Algae in the garden pond – a simple technique solves frost and algae problems
He calls himself a garage-inventor and he has even thrown out both the car and motorcycle from the garage, to make room for his passion. All men dream of an inspection pit, from where they easily can inspect the undercarriage of the car, drain oil and refill it. He has filled his inspection pit with two giant tanks, which captures all rainwater from the house and cleans it through a self-invented cleaning system, to reuse it for the toilet and washing machine.
Newspapers and nationwide TV have covered his story, but this was long before we even thought of doing something about the flooded sewer systems.
Hardy Ipsen is a Danish electrician who has retired early. He has been a teacher at technical schools, and he is still teaching, on the internet, about solving small environmental issues. His overall headline is something like: Learn from nature, it’s smarter than you anyways.
Hardy has found a trick to clean the garden pond from algae in the summer with very few resources and to keep the bottom of the pond from freezing.
He has used many pounds on chemicals, filters, UV lights, winter covers and other techniques, to solve his problems with the garden pond, containing 2500 litres of water. His way of solving algae and freezing problems are, in principle, known but Hardy Ipsen has simplified the known method.
A clean lake is made from the balance between plants and fish, pH level and aeration. Aeration is made from a bubbling brook, maybe even from several brooks, which ends in a stream that ends in a lake.
In bathing water, as an alternative to the chlorinated pool, the principles of nature are used. Shallow water with plants aerates and cleans the lake. In bathing water, the water is cleaned by pumping it through a small cleaning lake, which then pumps the cleaned water back to the bathing water.
Many with garden ponds does it in the same way, but the techniques described in the scientific literature may sound complicated for a regular garden owner with a small pond. This is why Hardy is showing how it can be done on small scale.
He does not have shallow water, but he has made a small brook which runs along the edge around the pond. He has put tiny daphnia in the brook to eat some of the microscopic algae and then he has filled the brook with green threat algae to clean the water while it runs through the brook and hides the daphnia to avoid being eaten by the fish.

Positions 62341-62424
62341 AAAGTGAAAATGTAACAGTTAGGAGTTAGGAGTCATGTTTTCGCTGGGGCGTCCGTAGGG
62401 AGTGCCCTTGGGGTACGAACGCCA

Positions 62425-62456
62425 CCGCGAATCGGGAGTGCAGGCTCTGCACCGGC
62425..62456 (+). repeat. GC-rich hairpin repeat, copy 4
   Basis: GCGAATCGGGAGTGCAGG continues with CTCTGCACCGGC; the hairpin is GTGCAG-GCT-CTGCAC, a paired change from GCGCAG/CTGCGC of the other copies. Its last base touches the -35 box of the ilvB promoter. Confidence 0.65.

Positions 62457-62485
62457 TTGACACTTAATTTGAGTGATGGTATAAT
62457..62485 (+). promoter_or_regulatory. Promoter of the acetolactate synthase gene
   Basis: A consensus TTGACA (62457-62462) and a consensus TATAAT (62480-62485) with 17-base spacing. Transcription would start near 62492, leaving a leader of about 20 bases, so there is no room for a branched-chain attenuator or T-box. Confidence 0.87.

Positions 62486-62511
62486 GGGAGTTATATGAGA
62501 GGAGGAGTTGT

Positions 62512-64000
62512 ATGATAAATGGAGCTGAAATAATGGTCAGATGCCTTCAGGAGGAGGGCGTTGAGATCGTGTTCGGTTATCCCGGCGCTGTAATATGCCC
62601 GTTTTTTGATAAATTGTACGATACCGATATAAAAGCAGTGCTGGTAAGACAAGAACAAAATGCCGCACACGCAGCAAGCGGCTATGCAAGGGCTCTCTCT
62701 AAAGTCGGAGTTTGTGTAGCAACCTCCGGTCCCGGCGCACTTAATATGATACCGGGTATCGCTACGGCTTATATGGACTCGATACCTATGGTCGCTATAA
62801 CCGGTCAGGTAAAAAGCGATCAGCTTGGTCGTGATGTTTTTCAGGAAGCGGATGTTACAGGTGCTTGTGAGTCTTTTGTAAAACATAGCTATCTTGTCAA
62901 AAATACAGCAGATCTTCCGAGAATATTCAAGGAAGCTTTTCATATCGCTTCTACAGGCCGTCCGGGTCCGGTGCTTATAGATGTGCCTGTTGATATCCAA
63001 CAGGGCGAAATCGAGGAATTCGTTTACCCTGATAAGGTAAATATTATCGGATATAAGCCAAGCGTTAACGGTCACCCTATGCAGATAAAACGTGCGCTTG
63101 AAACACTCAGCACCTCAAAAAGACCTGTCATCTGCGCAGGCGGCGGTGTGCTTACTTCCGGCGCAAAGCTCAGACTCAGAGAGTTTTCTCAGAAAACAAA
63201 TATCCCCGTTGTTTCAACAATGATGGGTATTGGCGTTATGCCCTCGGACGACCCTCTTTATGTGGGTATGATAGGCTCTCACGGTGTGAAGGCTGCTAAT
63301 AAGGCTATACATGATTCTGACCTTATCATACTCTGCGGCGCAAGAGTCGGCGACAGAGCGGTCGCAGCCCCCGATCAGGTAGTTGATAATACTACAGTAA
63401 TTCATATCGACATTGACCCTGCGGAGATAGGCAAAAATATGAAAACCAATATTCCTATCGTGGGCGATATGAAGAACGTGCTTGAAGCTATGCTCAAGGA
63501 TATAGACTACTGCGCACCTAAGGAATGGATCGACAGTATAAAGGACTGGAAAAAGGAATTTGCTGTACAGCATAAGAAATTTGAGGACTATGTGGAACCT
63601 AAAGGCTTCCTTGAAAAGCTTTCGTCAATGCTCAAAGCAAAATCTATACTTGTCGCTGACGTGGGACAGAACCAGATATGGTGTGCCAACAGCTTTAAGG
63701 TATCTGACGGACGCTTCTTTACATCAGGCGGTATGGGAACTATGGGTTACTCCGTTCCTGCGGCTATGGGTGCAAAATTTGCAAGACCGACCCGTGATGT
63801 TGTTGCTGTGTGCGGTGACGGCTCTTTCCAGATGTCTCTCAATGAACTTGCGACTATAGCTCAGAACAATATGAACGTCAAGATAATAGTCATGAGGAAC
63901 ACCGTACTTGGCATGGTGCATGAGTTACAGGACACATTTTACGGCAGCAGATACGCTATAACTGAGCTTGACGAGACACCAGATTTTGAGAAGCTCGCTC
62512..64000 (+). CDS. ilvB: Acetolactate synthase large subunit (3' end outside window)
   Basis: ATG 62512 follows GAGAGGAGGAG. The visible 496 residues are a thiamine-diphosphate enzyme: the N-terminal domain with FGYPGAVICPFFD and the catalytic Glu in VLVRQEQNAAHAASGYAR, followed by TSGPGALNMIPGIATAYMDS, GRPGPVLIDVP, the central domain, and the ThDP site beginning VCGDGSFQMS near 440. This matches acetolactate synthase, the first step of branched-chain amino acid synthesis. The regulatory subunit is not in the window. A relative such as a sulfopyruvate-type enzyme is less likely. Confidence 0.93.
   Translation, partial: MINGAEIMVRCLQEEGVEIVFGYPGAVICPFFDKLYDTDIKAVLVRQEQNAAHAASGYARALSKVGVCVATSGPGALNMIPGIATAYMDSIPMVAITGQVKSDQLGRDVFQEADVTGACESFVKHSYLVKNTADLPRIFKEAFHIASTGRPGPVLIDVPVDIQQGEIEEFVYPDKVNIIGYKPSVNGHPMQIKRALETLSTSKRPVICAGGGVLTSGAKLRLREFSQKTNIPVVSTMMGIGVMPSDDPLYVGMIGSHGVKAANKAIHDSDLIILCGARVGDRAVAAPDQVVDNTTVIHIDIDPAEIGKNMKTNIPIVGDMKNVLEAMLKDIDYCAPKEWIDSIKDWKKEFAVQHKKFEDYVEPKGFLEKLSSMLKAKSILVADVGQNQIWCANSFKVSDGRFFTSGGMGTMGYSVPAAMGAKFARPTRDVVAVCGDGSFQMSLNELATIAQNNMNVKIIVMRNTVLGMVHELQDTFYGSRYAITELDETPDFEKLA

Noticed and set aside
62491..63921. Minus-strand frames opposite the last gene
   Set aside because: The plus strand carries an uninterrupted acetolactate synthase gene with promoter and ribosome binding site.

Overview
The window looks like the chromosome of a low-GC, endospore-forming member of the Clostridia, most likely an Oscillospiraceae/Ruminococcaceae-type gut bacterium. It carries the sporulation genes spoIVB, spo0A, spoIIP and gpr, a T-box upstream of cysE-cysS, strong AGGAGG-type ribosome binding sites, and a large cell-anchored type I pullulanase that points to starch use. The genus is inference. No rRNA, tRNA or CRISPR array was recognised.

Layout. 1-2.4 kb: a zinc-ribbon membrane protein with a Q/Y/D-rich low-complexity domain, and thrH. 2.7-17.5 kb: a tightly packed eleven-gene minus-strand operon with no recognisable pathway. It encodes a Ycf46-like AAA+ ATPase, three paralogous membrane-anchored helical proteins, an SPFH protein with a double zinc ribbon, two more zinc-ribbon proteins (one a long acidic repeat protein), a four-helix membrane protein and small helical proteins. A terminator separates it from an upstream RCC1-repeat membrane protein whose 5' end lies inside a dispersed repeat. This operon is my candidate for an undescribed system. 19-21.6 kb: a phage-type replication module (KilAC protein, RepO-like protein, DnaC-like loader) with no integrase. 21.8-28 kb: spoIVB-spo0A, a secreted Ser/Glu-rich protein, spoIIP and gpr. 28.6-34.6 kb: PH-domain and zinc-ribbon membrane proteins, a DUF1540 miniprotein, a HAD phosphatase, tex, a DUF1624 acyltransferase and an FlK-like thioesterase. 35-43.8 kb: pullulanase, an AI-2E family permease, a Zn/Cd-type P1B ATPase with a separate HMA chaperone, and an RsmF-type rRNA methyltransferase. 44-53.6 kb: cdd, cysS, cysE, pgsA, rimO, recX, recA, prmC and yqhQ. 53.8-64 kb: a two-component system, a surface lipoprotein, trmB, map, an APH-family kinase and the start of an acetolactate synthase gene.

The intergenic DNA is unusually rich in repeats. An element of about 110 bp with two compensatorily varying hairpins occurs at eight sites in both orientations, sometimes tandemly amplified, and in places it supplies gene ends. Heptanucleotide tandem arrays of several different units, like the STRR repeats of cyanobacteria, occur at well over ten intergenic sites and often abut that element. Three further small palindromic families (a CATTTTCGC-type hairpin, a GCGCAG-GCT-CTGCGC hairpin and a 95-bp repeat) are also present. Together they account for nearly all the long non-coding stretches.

This system has made the water in his pond crystal-clear, even though it looks like there are more fish than the pond should be able to manage. Fish are themselves contaminating the water with their faeces. There is sea sand in the bottom of the pond, which the fish rub on to get rid of parasites, and which makes it easier to see when it is time to clean the pond for fallen leaves and dirt.
Hardy has never cleaned his pond though – the green threat algae does that for him.
The co-benefit of this simplified system is that the water can’t freeze solid, because of the water flow. If the frost is hard, Hardy covers the brook with some insulating material.
Furthermore, you can drain some water from the pond when the water surface freezes, to make an insulating pocket between ice and water. It is still important that the natural toxins from the fish faeces and plant decays can get out, e.g. through the brook that is not frozen. If you don’t have room for a brook, you can make an alternative one of sewer pipes on the ground. Worst case you can insulate the sewer pipes.
Om Lars Lund
Danish horticulturist and journalist
Lars Lund has for many years engaged in the garden and greenhouse. Lars has published many books about greenhouses, and he has participated in many Danish horticultural TV shows. He is a walking garden encyclopaedia, and he has answers for most basic cultivation questions – also the more ambitious ones.
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